- A group of students alleged that a nursing school had promised its graduates would be qualified to take a licensing exam for registered nurses and would be able to enroll directly in a particular advanced nursing program, even though the school’s program was not properly accredited. (Jeffers v. American University of Antigua, 3 N.Y.S.3d 335 (N.Y. App. Div. 2015).)
- Students argued that a private vocational school broke its promise to provide English language instruction, modern equipment in good working condition, and computer training. CenCor, Inc. v. Tolman, 868 P.2d 396 (Colo. 1994).)
- A former student received full reimbursement for tuition in her breach-of-contract lawsuit against a business school that didn’t provide a program leading to a transferable accounting degree, as it had promised. Till v. Delta School of Commerce, Inc., 487 So.2d 180 (La. Ct. App. 1986).)
- A student sued a for-profit technical college for breach of contract, claiming that the school hadn’t met its contractual obligation to screen his criminal background before enrollment, in order to ensure that he would be eligible to complete required coursework at a hospital. A jury awarded the student more than $50,000 for tuition and lost income.
When Schools Mislead Students
Some students have also been able to pursue lawsuits based on arguments that for-profit colleges or vocational schools convinced them to enroll by lying about things such as:
- how long it would take to complete a course of study
- whether the school would provide expert instruction in a particular subject
- whether a student had the aptitude needed to complete a program, and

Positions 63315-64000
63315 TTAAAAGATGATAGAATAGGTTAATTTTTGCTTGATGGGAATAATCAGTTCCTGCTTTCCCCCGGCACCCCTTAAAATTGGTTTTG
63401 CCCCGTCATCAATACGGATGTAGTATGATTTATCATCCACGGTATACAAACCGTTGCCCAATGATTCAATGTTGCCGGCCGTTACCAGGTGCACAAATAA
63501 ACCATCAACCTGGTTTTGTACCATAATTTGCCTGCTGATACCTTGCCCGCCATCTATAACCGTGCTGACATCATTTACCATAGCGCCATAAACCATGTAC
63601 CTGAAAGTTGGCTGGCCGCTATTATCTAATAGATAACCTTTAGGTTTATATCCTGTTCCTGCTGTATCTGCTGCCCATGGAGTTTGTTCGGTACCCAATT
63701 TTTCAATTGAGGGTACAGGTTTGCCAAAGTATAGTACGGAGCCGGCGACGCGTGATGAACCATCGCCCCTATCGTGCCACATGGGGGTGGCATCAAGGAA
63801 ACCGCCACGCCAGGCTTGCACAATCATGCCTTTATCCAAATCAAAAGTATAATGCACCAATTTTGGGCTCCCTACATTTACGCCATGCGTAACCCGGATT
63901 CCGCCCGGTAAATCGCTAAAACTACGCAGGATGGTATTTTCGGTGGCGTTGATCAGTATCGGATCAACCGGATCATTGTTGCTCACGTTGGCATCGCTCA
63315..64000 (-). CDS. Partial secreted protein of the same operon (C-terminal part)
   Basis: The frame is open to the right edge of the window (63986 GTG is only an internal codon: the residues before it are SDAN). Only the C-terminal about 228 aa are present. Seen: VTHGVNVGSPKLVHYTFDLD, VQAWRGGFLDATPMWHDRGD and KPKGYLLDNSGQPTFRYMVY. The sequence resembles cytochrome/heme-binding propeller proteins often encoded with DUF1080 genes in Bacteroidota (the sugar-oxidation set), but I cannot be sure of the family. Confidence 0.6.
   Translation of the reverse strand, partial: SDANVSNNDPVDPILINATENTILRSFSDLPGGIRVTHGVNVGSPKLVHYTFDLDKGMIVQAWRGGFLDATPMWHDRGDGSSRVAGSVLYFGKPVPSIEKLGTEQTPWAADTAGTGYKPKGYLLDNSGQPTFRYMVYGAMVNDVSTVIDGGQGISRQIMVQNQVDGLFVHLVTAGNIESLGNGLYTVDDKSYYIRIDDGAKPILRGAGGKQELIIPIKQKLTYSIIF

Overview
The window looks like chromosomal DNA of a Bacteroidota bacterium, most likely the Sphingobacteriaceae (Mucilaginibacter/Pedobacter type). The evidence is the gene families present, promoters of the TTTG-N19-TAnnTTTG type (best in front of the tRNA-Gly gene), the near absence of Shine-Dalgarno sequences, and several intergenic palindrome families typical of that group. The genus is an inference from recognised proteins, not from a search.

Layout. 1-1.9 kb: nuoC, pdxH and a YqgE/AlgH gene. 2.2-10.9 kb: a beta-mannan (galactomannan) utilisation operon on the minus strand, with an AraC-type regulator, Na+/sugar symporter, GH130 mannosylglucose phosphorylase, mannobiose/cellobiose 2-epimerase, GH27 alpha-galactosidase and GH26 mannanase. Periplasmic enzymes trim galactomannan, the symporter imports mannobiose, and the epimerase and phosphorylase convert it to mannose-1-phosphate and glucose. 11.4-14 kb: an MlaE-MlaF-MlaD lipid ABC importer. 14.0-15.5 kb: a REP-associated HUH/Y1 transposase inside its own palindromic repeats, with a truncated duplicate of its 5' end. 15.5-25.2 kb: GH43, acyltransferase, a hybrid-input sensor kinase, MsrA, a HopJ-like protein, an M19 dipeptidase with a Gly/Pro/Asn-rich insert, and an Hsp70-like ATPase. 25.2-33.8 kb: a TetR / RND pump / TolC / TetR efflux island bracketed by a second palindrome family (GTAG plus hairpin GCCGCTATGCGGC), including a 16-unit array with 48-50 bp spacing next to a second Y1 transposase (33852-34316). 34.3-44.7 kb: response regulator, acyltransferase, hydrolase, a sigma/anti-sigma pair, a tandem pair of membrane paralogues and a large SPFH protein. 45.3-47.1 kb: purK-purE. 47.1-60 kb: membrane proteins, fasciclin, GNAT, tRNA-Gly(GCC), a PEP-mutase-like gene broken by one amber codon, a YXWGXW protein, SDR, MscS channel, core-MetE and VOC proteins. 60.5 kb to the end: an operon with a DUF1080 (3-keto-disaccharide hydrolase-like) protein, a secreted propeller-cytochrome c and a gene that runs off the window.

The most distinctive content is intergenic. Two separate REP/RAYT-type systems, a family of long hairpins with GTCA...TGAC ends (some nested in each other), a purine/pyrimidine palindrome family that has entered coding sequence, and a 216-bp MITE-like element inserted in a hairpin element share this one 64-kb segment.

- whether graduates would find plenty of jobs with good salaries.
In a particularly high profile case, a group of students sued Trump University for fraud, claiming that the school had misled them by calling itself a university (despite its lack of accreditation) and by falsely claiming that Donald Trump “hand-picked” instructors. The students received a $25 million settlement.
Finally, at least one court has allowed a lawsuit against a public high school for negligent misrepresentation, based on a former student’s claim that he lost his university basketball scholarship because his high school guidance counselor had given him inaccurate information about the course requirements for competing in college athletics. (Sain Cedar Rapids Community School Dist., 626 N.W.2d 115 (Iowa 2001).)
Questions for Your Lawyer
- Can I sue a college for breach of contract if the catalog or bulletin says that the contents are subject to change, or that the school isn’t bound by anything in the publication?
- Is a public university immune from a lawsuit for breach of contract?
- Can I sue a for-profit college that promised to offer a beginning computer course, but the class turned out to be an advanced class?
- Do I have any legal remedy if a private school advertised its quality instruction, but the teachers turned out to be poorly qualified?
- What are my legal options if a university professor refused to continue teaching a course as part of a faculty strike?
- Could I sue a school for negligent misrepresentation or consumer fraud under consumer protection laws in my state?